Jantjies converted and the Lions were just 13-16 down after a first half in which they had been bossed for long periods, setting the scene for an epic second half.

And it took the Lions just four minutes after the break to take the lead, an incisive finish by wing Courtnall Skosan completing their second try after scrumhalf Faf de Klerk had broken away on the short side after an impressive scrum.

Jantjies converted (20-16) and then fullback Andries Coetzee emulated Bosch with an excellent long-range drop goal, which came after Skosan, fielding a missed touchfinder from centre Andre Esterhuizen, had run headlong into the huge abs of Coenie Oosthuizen, but managed to survive and recycle the ball.

Bosch had pretty much been a bystander for the previous 20 minutes, but a move to fullback as Innocent Radebe slotted in at flyhalf and Michael Claassens came on at scrumhalf, saw the Sharks regain the initiative.

The top-class distribution skills of Claassens and Radebe certainly seemed to help them, and a long pass out wide to Van Wyk from Radebe, after he had taken the ball to the line, led to a much-needed try for the Sharks in the 55th minute.

Bosch converted to level the scores at 23-23 and then kicked a penalty.

The Lions’ championship credentials were certainly being refined by fire and they managed to draw level again in the 67th minute through a Jantjies penalty after Van Heerden penalised the Sharks at a scrum although they were dominant.

But Bosch replied with his incredible 65m angled penalty after a Lions infringement, but it would only be enough for the silver medal on the day.

Another high tackle call against the Sharks allowed Jantjies to level the scores again and then, with three minutes remaining, the counter-attacking skills of Coetzee and replacement flank Kwagga Smith were like gold for the Lions.

Bosch could not kick directly into touch because the ball had been carried back into the 22 and Coetzee ran the ball back, before a great run by Smith, and then flanker Kriel came roaring through for the matchwinning try.

Jantjies did not convert, but the Sharks were unable to hang on to the ball in the closing stages of the match in Lions territory, and the home side had survived to post an invaluable victory.

Scorers

Lions – Tries: Malcolm Marx, Courtnall Skosan, Jaco Kriel. Conversions: Elton Jantjies (2). Penalties: Jantjies (4). Drop goal: Andries Coetzee.

Sharks – Tries: Coenie Oosthuizen, Kobus van Wyk. Conversions: Curwin Bosch (2). Penalties: Bosch (4). Drop goal: Bosch.

 

Win or lose, some coaches just can’t win 0

Posted on February 06, 2017 by Ken

 

There is an unfortunate tendency in South African sport that a coach sometimes cannot win whether his team are losing or winning. We’ve seen it before with former Springbok coach Peter de Villiers and now with current Proteas coach Russell Domingo.

It’s the unfortunate attitude that if a team is losing – as the Proteas were for 2015 and the first half of 2016 – then it must be the coach’s fault, but if they are winning, as Domingo’s charges are currently and the Springboks did under De Villiers in 2009, then it must have nothing to do with the coach and be all the players’ doing!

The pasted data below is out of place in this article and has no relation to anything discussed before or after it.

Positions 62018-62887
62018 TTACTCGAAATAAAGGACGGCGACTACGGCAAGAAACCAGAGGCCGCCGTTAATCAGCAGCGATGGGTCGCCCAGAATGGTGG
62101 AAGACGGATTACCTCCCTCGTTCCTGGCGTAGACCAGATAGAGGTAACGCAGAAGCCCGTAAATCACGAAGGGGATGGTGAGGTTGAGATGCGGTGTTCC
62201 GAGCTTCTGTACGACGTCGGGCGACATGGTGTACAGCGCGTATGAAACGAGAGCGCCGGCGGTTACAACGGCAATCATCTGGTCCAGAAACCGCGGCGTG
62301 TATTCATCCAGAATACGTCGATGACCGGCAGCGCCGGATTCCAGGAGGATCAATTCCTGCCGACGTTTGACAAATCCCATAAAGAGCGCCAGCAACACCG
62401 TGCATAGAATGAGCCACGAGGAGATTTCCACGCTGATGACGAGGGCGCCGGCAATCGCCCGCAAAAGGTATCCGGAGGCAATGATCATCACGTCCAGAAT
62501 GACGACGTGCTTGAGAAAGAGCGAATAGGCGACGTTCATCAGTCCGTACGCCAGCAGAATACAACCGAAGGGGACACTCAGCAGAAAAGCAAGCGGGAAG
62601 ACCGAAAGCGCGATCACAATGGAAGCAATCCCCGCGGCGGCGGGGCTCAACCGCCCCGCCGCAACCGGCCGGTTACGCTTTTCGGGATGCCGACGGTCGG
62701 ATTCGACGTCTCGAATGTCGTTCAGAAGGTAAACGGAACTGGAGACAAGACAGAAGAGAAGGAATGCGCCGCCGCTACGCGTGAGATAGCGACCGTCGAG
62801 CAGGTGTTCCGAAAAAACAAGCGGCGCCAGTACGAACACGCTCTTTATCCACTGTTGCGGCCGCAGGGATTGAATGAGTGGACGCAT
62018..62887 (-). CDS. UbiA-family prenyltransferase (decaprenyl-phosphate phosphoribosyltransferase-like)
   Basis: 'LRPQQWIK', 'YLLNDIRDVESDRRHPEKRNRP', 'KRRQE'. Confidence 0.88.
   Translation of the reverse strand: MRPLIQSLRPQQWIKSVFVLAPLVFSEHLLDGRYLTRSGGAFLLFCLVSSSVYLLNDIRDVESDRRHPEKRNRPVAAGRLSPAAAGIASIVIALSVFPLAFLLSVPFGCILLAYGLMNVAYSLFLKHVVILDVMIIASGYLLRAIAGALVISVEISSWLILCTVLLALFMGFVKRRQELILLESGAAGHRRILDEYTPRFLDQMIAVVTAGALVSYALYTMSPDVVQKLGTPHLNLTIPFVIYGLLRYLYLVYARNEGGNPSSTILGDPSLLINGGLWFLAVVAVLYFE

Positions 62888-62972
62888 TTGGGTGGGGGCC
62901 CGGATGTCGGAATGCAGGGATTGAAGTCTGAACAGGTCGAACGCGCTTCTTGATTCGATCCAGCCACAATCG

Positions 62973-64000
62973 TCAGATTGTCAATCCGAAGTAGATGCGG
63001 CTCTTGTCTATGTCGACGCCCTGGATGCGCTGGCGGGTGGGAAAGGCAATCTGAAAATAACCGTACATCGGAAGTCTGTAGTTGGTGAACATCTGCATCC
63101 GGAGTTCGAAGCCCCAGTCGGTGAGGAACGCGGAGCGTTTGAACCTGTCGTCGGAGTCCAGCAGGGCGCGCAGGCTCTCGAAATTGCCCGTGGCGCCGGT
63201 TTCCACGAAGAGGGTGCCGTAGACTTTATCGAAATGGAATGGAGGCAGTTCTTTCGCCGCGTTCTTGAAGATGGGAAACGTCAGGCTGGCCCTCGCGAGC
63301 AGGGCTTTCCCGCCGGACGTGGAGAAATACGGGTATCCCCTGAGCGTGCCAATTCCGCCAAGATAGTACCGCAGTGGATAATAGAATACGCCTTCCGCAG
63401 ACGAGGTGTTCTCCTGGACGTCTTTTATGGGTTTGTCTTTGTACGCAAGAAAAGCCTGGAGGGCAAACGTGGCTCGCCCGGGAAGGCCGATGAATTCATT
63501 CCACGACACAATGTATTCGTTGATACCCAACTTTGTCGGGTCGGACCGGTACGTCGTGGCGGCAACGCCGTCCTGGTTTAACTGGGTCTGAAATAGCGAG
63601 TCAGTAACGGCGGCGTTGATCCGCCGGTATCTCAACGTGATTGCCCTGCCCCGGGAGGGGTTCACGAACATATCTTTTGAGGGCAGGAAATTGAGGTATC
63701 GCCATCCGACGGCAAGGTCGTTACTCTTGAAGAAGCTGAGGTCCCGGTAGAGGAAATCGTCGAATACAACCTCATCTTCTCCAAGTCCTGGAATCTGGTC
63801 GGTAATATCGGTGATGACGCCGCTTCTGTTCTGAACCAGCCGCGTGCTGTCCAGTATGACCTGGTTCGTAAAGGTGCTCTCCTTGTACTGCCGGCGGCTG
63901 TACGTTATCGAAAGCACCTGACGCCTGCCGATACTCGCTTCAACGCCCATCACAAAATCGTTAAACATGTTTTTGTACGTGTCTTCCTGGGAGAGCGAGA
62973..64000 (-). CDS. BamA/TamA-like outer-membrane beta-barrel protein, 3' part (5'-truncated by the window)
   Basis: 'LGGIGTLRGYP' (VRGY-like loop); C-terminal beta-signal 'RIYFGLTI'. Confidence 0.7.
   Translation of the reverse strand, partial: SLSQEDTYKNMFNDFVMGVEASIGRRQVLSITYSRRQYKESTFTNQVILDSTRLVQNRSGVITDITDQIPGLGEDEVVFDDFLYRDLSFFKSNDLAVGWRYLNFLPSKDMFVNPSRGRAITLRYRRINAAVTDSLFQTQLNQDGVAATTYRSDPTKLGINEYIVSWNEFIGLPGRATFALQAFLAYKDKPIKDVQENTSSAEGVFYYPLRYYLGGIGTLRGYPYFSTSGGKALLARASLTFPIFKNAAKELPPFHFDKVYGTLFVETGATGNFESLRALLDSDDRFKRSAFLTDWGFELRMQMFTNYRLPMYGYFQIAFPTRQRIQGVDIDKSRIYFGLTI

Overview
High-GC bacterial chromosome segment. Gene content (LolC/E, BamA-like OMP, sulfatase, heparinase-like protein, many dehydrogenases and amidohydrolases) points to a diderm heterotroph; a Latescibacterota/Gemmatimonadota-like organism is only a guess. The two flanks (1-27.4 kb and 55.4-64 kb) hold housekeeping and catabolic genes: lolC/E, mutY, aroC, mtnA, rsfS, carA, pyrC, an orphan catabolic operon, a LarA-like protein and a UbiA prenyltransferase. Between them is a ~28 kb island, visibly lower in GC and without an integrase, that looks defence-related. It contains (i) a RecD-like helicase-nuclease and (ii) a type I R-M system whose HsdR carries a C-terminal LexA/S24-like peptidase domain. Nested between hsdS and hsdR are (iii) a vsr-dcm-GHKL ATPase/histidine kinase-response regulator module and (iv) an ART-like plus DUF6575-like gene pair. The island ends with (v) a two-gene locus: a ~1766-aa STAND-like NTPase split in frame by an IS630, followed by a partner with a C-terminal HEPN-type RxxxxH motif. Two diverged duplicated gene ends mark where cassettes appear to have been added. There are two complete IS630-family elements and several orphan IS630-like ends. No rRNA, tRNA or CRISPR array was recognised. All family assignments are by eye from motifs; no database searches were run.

If people are going to blame and criticise the coach during the lean times then they have to credit and praise the coach when things are going well. His influence cannot just extend in the one direction.

Domingo gets to be seen way less on television than the Springbok rugby coach, so perhaps he has less opportunity to convey his knowledge of the game, but it was disturbing last weekend when Cricket South Africa dropped what can only be termed a bombshell. They were going to be taking applications for his position and he would need to reapply himself. It’s like being in a relationship and being told “it’s time we see other people”.

I have been a critic of Domingo in the past, believing he was no longer able to get the best out of the Proteas, but their form in the last six months has been superb and clearly the coach has them all pulling in the same direction.

A 5-0 limited-overs whitewash of Australia and a Test series win Down Under, without AB de Villiers and Dale Steyn, rank amongst some of the finest achievements in South African cricket history, and so far Sri Lanka have been dealt with ruthlessly, save for the T20s when some experimentation took place.

But CSA believe now is the time to say we need to start looking for another coach!

I agree, depending on how results go in the Champions Trophy and the Tests in England, that August may be time for a change given that Domingo will have been in the job for four years, but what if he wins the ICC event and then beats the Poms on their home turf? If he wants to continue, surely he would be the obvious choice?

Sure, you have to plan ahead and put out some feelers to see who Domingo’s successor will be, particularly if things go badly in England. But you don’t have to announce to the whole world that you are no longer sure about the guy who is currently doing a great job with the team.

Having been told quite clearly that uncertainty about the future was a major reason for players and coaches leaving South Africa, you would have thought CSA would be doing everything in their power to reassure a Proteas team and management that they have security, given how well they have been doing.

The talk from official sources has been that CSA don’t want to create the impression that Domingo will automatically just keep getting contract extensions – it’s all to do with the fine print of the labour regulations apparently – but the gap between the end of the trip to England (the last Test ends on August 8) and the start of the new summer with the first Test against Bangladesh starting on September 28 is surely long enough to sort out whatever the decision is.